In 1904, the Great Falls and Old Dominion Railroad constructed a superstructure that extended outward from the upstream side of the bridge's deck. The superstructure carried the electric trolleys of the railroad and its successor, the Washington and Old Dominion Railway, between Georgetown and Rosslyn, Great Falls, Leesburg, and Bluemont, Virginia until the bridge closed.
In 1923, the bridge was closed after the Key Bridge was built downstream about a hundred feet east. The Aqueduct Bridge's superstructure and most of the above-water portions of its piers were removed in 1933. The bases of the piers were retained to protect the Key Bridge's piers from ice floe damage. In 1962, seven of the eight remaining pilings from the Aqueduct Bridge were blasted out to a depth of twelve feet below the waterline after recreational boaters claimed that they were hazardous.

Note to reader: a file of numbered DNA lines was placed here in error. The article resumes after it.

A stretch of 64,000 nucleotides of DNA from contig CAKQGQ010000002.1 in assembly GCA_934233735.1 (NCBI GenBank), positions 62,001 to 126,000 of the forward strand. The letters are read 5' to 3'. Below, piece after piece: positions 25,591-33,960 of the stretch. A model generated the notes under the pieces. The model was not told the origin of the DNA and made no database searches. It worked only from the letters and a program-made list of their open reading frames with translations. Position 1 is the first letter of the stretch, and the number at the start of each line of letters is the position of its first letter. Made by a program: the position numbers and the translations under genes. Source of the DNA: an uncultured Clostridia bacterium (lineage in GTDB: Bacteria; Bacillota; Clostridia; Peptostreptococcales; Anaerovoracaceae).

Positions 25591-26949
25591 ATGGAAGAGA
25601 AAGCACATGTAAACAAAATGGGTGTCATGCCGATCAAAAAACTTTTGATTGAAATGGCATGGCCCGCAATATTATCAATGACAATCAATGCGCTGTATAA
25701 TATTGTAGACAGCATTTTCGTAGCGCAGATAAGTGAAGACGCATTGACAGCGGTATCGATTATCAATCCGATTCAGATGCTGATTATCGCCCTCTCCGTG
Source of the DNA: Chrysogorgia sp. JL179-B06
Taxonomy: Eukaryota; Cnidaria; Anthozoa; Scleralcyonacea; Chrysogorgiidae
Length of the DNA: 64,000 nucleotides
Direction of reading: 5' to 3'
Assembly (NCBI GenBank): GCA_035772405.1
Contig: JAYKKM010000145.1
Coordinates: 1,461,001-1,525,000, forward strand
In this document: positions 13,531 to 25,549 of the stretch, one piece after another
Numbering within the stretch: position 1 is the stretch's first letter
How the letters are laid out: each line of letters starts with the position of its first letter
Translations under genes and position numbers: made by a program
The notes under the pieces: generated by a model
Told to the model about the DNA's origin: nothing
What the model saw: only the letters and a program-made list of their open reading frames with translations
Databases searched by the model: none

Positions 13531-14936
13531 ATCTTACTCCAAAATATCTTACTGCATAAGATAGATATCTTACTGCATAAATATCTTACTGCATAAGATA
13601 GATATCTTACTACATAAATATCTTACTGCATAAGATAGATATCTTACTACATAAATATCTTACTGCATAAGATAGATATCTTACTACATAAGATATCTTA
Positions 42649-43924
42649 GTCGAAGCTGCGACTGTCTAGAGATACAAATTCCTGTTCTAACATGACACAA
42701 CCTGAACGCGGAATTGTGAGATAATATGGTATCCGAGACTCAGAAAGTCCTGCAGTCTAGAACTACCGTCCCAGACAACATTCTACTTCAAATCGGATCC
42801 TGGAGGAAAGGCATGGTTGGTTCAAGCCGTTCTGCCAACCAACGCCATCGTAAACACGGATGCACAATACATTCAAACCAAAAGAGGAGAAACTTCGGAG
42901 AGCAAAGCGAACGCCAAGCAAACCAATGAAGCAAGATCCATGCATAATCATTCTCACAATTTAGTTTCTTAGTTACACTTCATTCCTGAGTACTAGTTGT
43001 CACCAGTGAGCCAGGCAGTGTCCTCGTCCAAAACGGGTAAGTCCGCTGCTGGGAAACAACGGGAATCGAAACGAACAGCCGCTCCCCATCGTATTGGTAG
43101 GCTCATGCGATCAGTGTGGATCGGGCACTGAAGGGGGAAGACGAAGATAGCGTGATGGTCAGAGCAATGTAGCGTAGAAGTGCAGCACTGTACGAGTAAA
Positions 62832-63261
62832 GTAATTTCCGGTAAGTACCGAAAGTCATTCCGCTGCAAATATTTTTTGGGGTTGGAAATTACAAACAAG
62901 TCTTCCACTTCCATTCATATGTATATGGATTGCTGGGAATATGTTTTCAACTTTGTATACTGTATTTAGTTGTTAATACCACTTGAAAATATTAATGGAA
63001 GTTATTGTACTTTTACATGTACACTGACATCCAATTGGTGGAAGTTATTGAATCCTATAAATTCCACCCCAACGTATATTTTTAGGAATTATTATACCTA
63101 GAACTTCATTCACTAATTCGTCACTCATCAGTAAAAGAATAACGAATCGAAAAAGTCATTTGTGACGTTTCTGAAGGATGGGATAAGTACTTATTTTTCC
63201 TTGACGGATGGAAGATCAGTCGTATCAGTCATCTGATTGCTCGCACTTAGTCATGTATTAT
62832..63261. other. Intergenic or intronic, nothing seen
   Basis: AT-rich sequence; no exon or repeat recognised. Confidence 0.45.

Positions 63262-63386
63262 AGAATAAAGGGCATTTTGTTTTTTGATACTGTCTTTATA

The Aqueduct Bridge Washington abutment still survives and is located west of the Key Bridge. The southern arch underneath the abutment is used to shelter rowing shells belonging to members of the Potomac Boat Club. The sole remaining pier is located in the river near the Virginia shore. The bridge's Virginia abutment remains in place beneath and upstream of the Key Bridge.